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Daniel Winnik calls current playoff format 'the stupidest thing ever'

Daniel Winnik calls current playoff format 'the stupidest thing ever'

If you’re frustrated by the NHL’s current playoff format, Daniel Winnik feels your pain.

The playoff format has become a topic of conversation around the NHL recently as the top three teams in the NHL and four of the top five all hail from the Metropolitan Division. Because of the league’s divisional playoff format, the first place team will play a wild-card team in the first round, while the second and third place team will have to play each other with the winner of each series squaring off in the second round.

That guarantees that two of the top three teams in the NHL will be eliminated by the second round and that just doesn’t make much sense to Winnik.

“It's stupid,” he said. “It's the stupidest thing ever. I don't know why it's not 1 to 8, I don't know why we got away from that.”

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The obvious flaw of the news system is that, by restricting the top three teams to play within one division, in years like this where there is one super conference, it means an unfavorable first-round matchup for a team that is one of the best in the entire league. As of Monday, Columbus and Pittsburgh are second and third in the entire NHL standings and their reward would be the chance to play one another in the very first round. Also, by adding a wild card that does not stay within the division, there is an obvious benefit for a team like the New York Rangers to finish fourth and switch to the Atlantic side of the bracket.

There is also a potential for the third place team in one division to actually finish lower in the standings than a wild card team, but not have to play the best team in the conference. We saw that in 2016. The Detroit Red Wings had the eighth-best record in the Eastern Conference, but the third best in the Atlantic. Instead of having to play the top-seeded Capitals in the first round, they played the Tampa Bay Lightning who finished second in the Atlantic, but sixth overall in the conference.

What makes things worse, as Winnik points out, is that the current playoff system isn’t even that good and doing what is was originally set up to accomplish.

“Part of the point of it was to reduce travel, but it only reduces travel if you finish in your division, if you finish second and third,” he said.

In theory, having teams play within the division should cut down on travel, but as wild card teams can come from either division, it fails to accomplish that. Last season featured a first-round matchup between the Anaheim Ducks, winners of the Pacific, and a wild card Nashville Predators team. And, since the Predators switched into the Pacific bracket, once they beat the Ducks they had to play the San Jose Sharks in the second round.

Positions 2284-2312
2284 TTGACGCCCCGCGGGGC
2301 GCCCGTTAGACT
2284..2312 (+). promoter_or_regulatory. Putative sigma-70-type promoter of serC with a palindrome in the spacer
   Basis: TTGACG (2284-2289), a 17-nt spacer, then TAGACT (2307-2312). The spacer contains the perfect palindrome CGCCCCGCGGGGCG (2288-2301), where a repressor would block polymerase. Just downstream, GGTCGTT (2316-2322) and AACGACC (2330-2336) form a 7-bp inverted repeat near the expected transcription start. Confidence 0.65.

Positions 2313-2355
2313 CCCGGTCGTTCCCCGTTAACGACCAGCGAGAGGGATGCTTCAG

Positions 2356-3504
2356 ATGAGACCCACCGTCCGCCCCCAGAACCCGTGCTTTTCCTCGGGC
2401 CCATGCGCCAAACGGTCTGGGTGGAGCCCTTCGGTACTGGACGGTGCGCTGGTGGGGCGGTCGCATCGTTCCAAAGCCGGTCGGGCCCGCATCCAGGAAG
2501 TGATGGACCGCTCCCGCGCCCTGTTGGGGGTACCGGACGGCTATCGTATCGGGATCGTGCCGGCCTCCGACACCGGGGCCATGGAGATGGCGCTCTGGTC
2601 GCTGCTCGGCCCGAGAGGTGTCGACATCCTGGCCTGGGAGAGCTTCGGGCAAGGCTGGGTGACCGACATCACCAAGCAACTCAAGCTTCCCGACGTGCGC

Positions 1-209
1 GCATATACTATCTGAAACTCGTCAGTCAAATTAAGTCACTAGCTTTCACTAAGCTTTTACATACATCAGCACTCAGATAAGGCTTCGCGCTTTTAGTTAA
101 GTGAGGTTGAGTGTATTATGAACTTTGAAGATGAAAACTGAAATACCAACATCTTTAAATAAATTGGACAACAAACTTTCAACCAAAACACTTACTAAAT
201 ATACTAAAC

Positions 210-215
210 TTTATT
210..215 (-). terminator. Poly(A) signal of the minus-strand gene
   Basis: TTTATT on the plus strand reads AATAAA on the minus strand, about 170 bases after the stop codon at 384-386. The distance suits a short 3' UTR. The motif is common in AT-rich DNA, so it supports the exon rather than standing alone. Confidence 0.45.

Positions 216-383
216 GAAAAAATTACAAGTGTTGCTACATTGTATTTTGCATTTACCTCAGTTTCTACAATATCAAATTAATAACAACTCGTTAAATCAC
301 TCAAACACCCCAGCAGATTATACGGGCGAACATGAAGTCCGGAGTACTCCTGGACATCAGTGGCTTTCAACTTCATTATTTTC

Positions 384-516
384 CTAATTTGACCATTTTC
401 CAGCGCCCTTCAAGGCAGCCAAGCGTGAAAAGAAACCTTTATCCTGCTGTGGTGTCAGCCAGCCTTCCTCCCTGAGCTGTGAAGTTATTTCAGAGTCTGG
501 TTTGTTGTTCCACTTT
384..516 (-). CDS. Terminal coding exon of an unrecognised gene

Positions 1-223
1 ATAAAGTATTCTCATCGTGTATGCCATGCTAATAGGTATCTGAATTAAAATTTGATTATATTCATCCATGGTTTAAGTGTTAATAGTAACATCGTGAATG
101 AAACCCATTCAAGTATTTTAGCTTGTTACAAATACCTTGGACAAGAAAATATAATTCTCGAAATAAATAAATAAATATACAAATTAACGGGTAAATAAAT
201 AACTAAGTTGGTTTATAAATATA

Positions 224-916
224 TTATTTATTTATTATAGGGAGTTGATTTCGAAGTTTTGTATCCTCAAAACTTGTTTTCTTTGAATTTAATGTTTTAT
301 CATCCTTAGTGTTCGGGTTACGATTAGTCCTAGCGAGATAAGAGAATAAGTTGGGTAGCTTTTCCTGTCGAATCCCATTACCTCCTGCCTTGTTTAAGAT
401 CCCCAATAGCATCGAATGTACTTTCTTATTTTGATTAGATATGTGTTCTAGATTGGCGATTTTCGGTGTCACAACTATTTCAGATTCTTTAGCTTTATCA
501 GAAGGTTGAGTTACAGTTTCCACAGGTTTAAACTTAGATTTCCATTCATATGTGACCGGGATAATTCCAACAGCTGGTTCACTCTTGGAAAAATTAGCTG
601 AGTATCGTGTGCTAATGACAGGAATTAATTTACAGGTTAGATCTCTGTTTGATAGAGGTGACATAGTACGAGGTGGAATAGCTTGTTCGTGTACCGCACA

If geography isn't your thing, let's just say Nashville is nowhere close to either Anaheim or San Jose.

Most damning, however, is the fact that the divisonal foramt undercuts rivalries by making it more likely that rivals play in the earlier rounds.

First and foremost, the divisional format was created to develop rivalries. By pitting divisional teams against one another, that means teams that play one another frequently in the regular season are more likely to play in the playoffs every year. But, to use the Caps as an example, unless Pittsburgh makes it into the playoffs as a wild card team and play in the Atlantic, they will always play Washington in the first or second round, never in the conference final.

“You can't manufacture a rivalry,” Winnik said. “There's already rivalries between us and Pittsburgh, us and the Rangers. The way I see it now, I'm sure the fans are getting sick of seeing the same two teams play each other in the first round, second round.”

In the previous format, the winner of each division was one of the top three seeds in each conference and then the remaining five teams were seeded according to the standings regardless of division. No. 1 would play No. 8, No. 2 would play No. 7, etc. and each team was re-seeded at the end of each round. So instead of a set bracket, the highest seed was guaranteed to play the lowest seed in each round.

As an illustration, and bearing in mind that the NHL has gone from six divisions to four, here is what the first-round playoff matchups in the east would look like as of Monday:

1. Washington Capitals (Metropolitan winner)
8. Toronto Maple Leafs

2. Montreal Canadiens (Atlantic winner)
7. Boston Bruins

3. Columbus Blue Jackets
6. Ottawa Senators

4. Pittsburgh Penguins
5. New York Rangers

This format, however, is not without its faults.

“The other way wasn't perfect,” Winnik said. “For years this division, the southeast, the winner of that division should have been out of the playoffs, but at least that made a little more sense.”

It should also be noted that if there were no upsets in the first round, the above projection would still give a second-round matchup between Washington and Pittsburgh. But it does seem fairer than a format that moves New York down to seventh simply because of their division and forces the second and third best teams in the NHL to play one another in the first round.